THE ONLY THING better than messing about in boats is messing about in boats in the mucky magnificence of a marsh. The recent revolution in sea kayaks has made it easier and safer than ever to explore the region's vast freshwater and saltwater marshes. And fall, with its crisp days and huge flights of migratory birds, is the best of all seasons.

Conventional canoeists generally pull out of our great rivers -- the Delaware, Patuxent, Potomac, Rappahannock, York and James -- at the fall line, where the rapids end and the marshes begin. Paddling sluggish tidewater can be a chore, and contrary winds or waves can quickly flip or swamp a high-sided open canoe. Sea kayaks, with their watertight decks, are swamp-proof and less affected by wind. These are not the tippy-dippy boats in which whitewater paddlers dance with death, they're long, broad and benign. Dozens of new models have been designed to be inherently stable even in novice hands, which makes them ideal for big waters, yet still slender and shallow-draft enough to navigate the narrow channels where nature keeps her secrets.

This goes double for the marshy margins of Chesapeake Bay, and perhaps triple for the seaward side of the Delmarva Peninsula, especially the hundreds of square miles of public marsh sheltered by the belt of barrier islands that form the Virginia Coastal Reserve.

Between the islands and the mainland of Accomack and Northhampton counties is a glorious expanse of tide-washed land that ranges from firm to jellylike, veined by shallow waters teeming with fish and fowl. Quiet, patient paddlers will be rewarded with up-close and personal encounters with such shy species as rail birds, known locally as marsh hens, which many a veteran birder has sought in vain. You may encounter raccoons and foxes making their rounds, and a whitetail deer may surprise you as it comes swimming by on its way to or from the islands. I have encountered deer placidly dog-paddling along far from the nearest land; Cork McGee, a Chincoteague waterfowl guide and decoy carver, recalls seeing deer swimming some five miles offshore.

On one of the islands, I won't say which because under Nature Conservancy rules you aren't supposed to venture beyond their beaches, you may see giant Western jackrabbits. They were imported years ago by the sort of innocent meddlers who introduced sika deer -- miniature Oriental elk that breed like rabbits -- onto Assateague Island. Assateague's habitat is under constant assault by two voracious exotic species, the other being those vicious, voracious and beloved wild ponies.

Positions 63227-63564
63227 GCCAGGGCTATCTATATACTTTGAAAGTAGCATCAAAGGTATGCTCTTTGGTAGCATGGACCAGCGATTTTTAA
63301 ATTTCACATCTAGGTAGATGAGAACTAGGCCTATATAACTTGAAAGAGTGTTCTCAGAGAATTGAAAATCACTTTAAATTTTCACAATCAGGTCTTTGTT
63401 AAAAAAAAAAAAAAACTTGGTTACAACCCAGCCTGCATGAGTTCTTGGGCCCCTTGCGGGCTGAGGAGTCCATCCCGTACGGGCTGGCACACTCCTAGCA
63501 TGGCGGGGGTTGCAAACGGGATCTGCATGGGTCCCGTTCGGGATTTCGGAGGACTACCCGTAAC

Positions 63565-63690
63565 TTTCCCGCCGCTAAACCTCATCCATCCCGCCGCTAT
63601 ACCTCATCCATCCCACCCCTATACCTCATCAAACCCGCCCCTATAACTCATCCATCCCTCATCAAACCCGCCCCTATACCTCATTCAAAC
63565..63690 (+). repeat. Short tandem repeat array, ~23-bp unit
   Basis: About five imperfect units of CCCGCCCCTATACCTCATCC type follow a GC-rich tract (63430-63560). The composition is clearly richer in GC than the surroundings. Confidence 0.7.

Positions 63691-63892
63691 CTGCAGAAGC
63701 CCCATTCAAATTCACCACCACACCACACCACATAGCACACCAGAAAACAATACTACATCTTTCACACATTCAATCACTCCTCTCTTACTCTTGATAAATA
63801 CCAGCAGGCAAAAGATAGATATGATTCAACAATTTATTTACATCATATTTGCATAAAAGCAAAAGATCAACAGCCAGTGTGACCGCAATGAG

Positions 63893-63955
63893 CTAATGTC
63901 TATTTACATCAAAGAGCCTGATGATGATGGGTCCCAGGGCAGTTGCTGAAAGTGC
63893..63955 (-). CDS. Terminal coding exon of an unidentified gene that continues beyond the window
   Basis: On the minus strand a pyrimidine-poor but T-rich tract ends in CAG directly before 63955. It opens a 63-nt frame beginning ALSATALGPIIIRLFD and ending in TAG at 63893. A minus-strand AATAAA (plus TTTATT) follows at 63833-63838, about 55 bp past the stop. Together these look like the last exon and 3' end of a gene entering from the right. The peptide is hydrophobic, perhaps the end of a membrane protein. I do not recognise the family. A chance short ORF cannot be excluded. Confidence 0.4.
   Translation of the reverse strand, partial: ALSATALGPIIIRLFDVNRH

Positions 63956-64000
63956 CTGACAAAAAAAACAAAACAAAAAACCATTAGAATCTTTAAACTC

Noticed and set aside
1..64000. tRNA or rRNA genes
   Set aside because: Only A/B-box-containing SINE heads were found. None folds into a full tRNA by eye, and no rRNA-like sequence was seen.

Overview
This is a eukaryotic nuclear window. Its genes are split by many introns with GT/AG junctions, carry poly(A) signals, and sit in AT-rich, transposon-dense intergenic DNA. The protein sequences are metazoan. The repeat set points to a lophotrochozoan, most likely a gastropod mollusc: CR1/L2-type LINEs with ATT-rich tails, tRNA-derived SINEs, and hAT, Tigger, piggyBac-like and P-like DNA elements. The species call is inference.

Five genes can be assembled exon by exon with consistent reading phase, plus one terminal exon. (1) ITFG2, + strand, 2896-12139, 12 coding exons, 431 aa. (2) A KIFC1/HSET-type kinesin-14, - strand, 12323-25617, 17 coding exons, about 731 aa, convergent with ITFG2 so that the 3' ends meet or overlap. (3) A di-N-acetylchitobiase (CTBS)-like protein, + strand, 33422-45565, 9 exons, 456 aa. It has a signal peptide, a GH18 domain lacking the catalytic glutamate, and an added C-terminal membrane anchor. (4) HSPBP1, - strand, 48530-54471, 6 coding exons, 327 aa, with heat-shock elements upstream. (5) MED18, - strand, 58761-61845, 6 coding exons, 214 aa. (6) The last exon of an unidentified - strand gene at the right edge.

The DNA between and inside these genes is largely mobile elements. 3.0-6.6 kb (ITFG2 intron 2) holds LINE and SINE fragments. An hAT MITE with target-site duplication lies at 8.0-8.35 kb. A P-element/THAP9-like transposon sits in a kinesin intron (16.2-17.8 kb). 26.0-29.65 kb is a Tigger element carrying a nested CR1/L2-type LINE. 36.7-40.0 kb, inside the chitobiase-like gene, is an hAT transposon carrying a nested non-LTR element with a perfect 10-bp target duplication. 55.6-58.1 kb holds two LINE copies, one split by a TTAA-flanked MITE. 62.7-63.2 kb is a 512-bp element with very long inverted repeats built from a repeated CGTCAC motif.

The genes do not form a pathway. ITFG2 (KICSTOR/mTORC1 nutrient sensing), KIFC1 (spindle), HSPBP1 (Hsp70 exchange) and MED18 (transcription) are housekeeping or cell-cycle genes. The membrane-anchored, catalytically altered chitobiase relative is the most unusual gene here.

Of all the Middle Atlantic marshes, those of the Virginia coast are the most extensive, accessible and interesting. There are 30 state boat ramps and countless private ones in Accomack and Northhampton counties, and plenty of other places where sea kayaks may easily be launched. If you need to park on or cross private property, just ask; there are no friendlier or more generous people anywhere.

Along with intimate encounters with the abundant wildlife, the rewards include the occasional discovery of fascinating flotsam or jetsam. The marshes comb both treasures and trash from the sea, and you may find Japanese glass fishing floats, fish crates from Thailand, ornate aquavit bottles from the Baltic or fragments of shattered vessels that failed the test of the cruel sea. Once, when I was hunting marsh hens with guide Z.R. Lewis III, we came upon a trim little gunning boat that apparently had drifted for many days and miles. It never was claimed; whenever we use it we wonder what became of the owner.

Which introduces the subject of safety. Along with improvements in sea kayak designs have come inexpensive electronic devices that can help you stay out or get out of trouble. Cellular phones work fairly well over most of the Virginia marshes. Better yet are handy, inexpensive and waterproof Very High Frequency two-way radios, which cover the emergency marine bands monitored by the U.S. Coast Guard stations at Wachapreague and Norfolk and by watermen, fishermen and charter boat captains. Global Positioning Satellite receivers that now can be had for under $100 will record your wanderings so that you'll have an exact backtrack to follow. There are plastic-laminated maps available at most Eastern Shore marinas that include GPS coordinates, so that you can pinpoint your position within a few yards.

What's the big deal, you say, when there are plenty of landmarks to go by? The skein of channels, "guts" and creeks is so spiderweb-intricate that if you don't have a map, or lose your place on it, it's possible to paddle for hours without finding the way to a destination that is always in plain sight. And low tide may bring a double whammy: Many of the smaller channels drain dry and may strand the inattentive; the level of the water in other channels may drop so far that you can't see beyond the next bend, especially from a low-slung kayak. You don't know what alone is until you find yourself lost in the marsh on a dark and stormy night.

That's why, as with any other open-ended outdoor activity, it's best not to go alone, or too far. Modern sea kayaks have plenty of dry storage space; use it. Slather on the sunblock and pack beaucoup bug spray. Carry more clothing than you expect to need and food and water you don't expect to consume. Carry a flashlight and extra batteries for it and all your electronics. Pack emergency flares sufficient to celebrate Independence Day. And always let some sensible person ashore know where you're going and when you should be back. We have no readers to spare.